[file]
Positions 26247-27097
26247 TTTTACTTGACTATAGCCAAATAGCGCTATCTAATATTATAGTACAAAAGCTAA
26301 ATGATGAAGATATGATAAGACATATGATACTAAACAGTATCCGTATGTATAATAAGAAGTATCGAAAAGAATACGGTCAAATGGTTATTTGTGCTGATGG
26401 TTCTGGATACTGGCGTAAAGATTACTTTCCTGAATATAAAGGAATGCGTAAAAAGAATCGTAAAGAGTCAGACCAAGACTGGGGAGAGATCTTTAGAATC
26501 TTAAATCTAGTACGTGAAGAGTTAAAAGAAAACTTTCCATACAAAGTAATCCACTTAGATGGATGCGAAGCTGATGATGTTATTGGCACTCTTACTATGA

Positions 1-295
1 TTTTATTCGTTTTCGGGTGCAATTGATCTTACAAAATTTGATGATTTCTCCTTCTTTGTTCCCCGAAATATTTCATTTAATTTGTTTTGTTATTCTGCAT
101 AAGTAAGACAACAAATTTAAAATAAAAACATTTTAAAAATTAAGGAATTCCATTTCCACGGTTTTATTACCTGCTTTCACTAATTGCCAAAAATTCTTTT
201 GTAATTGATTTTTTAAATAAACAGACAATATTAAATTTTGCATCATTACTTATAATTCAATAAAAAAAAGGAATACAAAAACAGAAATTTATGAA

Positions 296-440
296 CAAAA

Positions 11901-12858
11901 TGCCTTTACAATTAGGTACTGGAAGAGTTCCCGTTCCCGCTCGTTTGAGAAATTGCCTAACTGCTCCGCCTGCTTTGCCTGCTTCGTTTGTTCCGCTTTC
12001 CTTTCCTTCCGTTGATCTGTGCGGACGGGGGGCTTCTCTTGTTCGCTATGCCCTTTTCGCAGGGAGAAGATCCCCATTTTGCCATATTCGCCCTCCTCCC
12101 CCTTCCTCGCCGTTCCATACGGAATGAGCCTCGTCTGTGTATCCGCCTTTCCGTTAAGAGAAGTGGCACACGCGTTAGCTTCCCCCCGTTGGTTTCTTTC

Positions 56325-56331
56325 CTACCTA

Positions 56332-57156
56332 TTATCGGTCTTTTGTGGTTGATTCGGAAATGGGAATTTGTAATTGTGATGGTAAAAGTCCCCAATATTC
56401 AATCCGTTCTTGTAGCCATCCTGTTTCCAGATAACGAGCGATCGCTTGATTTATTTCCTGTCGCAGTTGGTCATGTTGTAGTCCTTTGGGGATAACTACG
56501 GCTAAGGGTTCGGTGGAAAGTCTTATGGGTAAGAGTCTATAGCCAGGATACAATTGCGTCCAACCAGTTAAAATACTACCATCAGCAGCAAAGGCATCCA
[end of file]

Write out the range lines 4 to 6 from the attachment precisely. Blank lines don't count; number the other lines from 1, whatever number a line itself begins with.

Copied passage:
26401 TTCTGGATACTGGCGTAAAGATTACTTTCCTGAATATAAAGGAATGCGTAAAAAGAATCGTAAAGAGTCAGACCAAGACTGGGGAGAGATCTTTAGAATC
26501 TTAAATCTAGTACGTGAAGAGTTAAAAGAAAACTTTCCATACAAAGTAATCCACTTAGATGGATGCGAAGCTGATGATGTTATTGGCACTCTTACTATGA

Positions 1-295